But for William Gonzalez, that night is now associated with severe trauma and losing one of his eyes.
Gonzalez said he was celebrating the big win with his brother. He said he was standing in front of a Starbucks near Staples Center eating when the Los Angeles Police Department started firing foam bullets toward the crowd.
"I got hit in the head and my instinct was to turn around to see what it was. I turned around, and I got hit in the eye," he said.
His lawyer Kristen Mason said Gonzalez now suffers from traumatic head injuries, in addition to loss of his eyesight, that will likely affect him for the rest of his life.
"He's going through extensive treatments right now to put him back to the circumstances just to where he can function," said Mason.
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Gonzalez and his brother Michael filed a lawsuit last week against the city of Los Angeles, Los Angeles County, the Los Angeles Police Department and LAPD Chief Michel Moore. The City Attorney's Office is not commenting on the lawsuit, and L.A. County said it does not comment on pending litigation.
LAPD issued the following statement:
"The department is aware of the incident and investigators have gone through video but have not located any video evidence that depicted the incident. The Department can not provide any additional information due to the ongoing litigation.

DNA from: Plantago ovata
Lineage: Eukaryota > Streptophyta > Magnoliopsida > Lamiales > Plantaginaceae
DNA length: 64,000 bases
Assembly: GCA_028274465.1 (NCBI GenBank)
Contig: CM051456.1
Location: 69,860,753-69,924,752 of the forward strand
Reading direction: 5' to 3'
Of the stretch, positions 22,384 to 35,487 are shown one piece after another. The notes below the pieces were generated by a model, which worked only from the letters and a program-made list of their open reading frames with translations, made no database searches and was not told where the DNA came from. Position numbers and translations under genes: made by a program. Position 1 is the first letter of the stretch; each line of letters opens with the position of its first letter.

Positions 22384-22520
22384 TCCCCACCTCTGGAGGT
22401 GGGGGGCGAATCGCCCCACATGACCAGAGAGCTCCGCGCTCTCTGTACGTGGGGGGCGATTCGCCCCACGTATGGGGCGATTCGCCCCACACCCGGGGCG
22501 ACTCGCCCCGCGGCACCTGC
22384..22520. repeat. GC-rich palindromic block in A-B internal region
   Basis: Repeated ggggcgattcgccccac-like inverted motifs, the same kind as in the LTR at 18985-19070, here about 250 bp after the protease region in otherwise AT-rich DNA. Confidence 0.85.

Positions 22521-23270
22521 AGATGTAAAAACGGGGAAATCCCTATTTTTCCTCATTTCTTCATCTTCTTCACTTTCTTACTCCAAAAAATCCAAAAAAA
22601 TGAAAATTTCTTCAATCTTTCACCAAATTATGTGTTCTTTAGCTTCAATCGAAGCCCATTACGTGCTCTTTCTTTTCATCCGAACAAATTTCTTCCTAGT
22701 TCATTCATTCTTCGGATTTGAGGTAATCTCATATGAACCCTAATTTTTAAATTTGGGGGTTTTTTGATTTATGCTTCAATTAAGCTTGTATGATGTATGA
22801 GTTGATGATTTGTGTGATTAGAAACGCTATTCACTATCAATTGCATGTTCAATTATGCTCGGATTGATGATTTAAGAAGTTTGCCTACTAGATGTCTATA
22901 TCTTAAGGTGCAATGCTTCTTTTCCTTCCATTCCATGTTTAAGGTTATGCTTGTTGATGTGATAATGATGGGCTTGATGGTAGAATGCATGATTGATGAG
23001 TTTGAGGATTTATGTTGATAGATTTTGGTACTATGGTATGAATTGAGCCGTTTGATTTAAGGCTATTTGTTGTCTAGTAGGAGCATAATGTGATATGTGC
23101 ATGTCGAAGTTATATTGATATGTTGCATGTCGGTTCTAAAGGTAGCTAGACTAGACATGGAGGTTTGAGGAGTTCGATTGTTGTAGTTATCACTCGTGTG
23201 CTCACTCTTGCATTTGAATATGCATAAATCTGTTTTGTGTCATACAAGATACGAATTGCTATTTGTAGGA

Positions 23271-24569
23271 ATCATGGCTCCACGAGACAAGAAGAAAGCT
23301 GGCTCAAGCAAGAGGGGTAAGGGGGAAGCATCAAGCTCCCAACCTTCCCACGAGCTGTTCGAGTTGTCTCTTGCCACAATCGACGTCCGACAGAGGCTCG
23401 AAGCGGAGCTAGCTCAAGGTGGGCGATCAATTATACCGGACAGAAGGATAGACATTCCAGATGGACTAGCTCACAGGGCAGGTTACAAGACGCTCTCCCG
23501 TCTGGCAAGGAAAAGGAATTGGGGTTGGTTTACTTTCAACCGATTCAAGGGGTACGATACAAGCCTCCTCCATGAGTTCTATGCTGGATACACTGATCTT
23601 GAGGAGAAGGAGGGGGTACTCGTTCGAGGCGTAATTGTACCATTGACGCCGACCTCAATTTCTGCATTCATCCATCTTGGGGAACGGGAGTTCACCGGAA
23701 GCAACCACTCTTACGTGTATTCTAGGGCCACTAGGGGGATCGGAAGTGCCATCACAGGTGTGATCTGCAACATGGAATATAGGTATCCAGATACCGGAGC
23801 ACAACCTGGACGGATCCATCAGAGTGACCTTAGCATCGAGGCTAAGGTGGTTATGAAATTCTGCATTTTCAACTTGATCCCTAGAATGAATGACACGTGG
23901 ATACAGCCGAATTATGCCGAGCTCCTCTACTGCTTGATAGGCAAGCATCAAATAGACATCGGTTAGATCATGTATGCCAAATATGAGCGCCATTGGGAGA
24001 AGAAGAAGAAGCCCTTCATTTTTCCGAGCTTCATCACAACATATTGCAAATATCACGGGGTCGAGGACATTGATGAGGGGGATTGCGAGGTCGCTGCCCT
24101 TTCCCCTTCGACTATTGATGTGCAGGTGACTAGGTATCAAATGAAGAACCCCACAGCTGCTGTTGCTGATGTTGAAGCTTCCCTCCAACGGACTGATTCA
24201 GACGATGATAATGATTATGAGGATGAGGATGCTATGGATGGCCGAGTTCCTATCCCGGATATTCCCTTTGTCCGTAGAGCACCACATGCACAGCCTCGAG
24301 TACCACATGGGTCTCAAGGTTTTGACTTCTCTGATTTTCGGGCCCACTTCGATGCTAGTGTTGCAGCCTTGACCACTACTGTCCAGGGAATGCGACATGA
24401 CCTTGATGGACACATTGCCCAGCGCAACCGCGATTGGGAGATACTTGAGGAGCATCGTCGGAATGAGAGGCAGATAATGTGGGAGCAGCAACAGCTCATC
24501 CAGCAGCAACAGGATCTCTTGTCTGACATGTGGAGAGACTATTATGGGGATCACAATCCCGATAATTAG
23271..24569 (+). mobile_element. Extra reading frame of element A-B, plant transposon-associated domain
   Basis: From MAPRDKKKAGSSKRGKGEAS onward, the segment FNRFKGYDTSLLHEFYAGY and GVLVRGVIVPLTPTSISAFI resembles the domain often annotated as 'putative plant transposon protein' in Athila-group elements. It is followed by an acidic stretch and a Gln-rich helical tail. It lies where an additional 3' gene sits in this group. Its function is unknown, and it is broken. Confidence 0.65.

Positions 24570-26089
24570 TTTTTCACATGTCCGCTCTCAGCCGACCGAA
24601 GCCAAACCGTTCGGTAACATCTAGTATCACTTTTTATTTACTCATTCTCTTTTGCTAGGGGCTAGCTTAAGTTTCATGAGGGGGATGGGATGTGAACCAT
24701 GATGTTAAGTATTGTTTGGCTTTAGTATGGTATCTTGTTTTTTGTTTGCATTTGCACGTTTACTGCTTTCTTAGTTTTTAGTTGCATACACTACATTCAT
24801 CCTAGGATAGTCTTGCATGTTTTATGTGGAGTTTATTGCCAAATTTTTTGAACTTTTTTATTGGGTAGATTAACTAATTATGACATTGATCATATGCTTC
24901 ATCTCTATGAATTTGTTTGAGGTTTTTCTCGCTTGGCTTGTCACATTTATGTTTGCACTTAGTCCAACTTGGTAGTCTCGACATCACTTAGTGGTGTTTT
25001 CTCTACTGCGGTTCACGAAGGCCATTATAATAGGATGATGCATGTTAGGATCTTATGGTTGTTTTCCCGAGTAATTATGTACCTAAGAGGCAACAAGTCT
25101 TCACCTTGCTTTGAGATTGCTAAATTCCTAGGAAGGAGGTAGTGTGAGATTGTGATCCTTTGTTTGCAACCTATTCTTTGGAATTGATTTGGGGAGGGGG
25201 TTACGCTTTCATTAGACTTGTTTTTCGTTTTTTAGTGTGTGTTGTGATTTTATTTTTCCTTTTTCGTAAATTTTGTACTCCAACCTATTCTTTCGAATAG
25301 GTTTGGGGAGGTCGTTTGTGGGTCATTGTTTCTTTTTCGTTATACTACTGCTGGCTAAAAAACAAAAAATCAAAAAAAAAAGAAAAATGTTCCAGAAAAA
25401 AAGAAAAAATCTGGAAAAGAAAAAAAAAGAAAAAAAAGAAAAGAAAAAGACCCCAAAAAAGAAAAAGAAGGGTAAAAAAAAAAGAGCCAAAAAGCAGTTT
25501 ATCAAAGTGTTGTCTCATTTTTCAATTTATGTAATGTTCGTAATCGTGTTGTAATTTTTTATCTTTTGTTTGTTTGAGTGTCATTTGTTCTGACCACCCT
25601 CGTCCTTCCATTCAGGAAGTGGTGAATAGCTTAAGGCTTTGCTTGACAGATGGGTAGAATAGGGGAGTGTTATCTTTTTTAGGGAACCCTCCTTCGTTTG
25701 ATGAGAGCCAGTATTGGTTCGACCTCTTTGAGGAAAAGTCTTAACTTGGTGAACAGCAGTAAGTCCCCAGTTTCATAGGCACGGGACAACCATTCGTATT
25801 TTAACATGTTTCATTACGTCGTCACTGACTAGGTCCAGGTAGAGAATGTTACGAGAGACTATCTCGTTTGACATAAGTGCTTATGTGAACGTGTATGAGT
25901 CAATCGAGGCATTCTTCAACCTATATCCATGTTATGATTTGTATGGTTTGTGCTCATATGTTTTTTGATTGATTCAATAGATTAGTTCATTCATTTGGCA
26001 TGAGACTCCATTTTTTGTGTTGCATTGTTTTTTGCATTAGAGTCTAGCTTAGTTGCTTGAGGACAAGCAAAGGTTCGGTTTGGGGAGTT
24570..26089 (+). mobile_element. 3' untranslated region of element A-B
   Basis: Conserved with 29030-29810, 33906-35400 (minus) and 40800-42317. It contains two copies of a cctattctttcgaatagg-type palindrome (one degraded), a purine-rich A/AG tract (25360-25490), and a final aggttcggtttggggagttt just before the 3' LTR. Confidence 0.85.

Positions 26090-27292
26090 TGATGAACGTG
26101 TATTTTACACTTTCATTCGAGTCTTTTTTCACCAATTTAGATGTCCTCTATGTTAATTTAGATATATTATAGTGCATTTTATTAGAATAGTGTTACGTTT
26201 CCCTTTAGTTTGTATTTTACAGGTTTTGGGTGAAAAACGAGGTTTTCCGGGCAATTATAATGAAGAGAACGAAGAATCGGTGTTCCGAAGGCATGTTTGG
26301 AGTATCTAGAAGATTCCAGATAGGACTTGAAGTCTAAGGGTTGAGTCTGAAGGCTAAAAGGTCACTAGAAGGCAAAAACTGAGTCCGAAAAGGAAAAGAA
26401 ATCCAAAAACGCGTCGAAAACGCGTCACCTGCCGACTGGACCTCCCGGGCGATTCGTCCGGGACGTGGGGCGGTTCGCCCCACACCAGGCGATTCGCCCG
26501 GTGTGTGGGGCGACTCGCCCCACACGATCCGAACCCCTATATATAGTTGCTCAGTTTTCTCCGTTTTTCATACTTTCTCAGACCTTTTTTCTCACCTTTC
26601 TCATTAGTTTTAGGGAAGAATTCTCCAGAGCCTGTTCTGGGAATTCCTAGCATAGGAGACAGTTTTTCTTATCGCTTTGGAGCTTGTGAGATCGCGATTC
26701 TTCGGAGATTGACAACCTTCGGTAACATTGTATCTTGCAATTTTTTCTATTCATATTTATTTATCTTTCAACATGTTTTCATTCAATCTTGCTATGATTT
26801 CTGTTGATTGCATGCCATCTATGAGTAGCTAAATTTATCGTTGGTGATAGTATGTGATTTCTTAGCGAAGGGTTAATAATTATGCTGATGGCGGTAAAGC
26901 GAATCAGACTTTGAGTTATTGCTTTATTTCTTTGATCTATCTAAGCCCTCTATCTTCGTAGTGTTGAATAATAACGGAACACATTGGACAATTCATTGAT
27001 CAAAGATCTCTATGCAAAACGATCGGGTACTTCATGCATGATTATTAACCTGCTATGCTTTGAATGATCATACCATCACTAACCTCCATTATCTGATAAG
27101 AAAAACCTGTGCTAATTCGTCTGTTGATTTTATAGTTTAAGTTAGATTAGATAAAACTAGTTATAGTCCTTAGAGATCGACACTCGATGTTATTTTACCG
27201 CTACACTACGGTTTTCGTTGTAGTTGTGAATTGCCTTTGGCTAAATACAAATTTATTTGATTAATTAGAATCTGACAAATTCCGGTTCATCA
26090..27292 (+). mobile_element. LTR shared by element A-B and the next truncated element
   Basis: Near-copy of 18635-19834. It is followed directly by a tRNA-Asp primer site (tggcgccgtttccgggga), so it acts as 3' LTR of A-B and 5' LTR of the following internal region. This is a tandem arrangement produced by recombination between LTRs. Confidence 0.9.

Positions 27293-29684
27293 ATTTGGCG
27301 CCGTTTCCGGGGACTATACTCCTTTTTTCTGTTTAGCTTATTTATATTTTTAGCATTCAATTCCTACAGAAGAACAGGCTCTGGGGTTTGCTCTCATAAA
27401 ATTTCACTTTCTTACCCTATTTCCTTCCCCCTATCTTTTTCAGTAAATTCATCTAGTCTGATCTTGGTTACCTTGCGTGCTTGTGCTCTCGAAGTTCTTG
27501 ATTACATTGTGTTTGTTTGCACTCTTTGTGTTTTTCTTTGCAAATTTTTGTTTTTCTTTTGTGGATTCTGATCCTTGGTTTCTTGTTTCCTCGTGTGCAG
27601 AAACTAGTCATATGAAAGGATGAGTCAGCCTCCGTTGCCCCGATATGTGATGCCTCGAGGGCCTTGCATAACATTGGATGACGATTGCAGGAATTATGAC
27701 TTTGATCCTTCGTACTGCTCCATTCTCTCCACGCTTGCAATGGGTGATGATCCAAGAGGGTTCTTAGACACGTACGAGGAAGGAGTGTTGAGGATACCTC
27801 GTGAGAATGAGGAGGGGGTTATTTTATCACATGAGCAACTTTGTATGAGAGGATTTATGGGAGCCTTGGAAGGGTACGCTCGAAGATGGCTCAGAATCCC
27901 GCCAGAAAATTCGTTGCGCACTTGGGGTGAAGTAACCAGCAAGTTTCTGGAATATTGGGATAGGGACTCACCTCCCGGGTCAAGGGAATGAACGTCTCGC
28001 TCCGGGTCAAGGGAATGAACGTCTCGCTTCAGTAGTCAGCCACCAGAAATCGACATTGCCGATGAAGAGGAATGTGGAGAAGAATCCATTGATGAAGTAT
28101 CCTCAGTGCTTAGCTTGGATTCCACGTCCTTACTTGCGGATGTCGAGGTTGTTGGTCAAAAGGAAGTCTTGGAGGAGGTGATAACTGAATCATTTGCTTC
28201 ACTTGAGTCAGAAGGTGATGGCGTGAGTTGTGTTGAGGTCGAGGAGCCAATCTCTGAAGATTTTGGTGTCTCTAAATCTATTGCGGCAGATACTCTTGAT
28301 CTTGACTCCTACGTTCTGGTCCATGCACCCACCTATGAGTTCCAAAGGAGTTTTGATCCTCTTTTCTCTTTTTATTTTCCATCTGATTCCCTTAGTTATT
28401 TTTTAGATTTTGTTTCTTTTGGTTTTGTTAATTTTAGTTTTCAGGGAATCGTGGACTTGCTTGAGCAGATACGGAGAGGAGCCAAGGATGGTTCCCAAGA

"There is no bodycam evidence identified."
That night, about 30 buildings were damaged with graffiti and other vandalism and eight police officers were injured. Seventy-six people were arrested when the LAPD declared an unlawful assembly.
Mason said the methods the LAPD used that night were against the department's own policy.
"Their own standards for the city of Los Angeles is to use nonlethal below the waist on individuals," Mason said. "The fact that this hit him once, whizzing by his head, but second to hit him again in the face, demonstrates that these guidelines that they have are not being followed. We want them to be followed."
The brothers are seeking unspecified damages claiming civil rights violations, excessive force and failure to train and denial of medical care.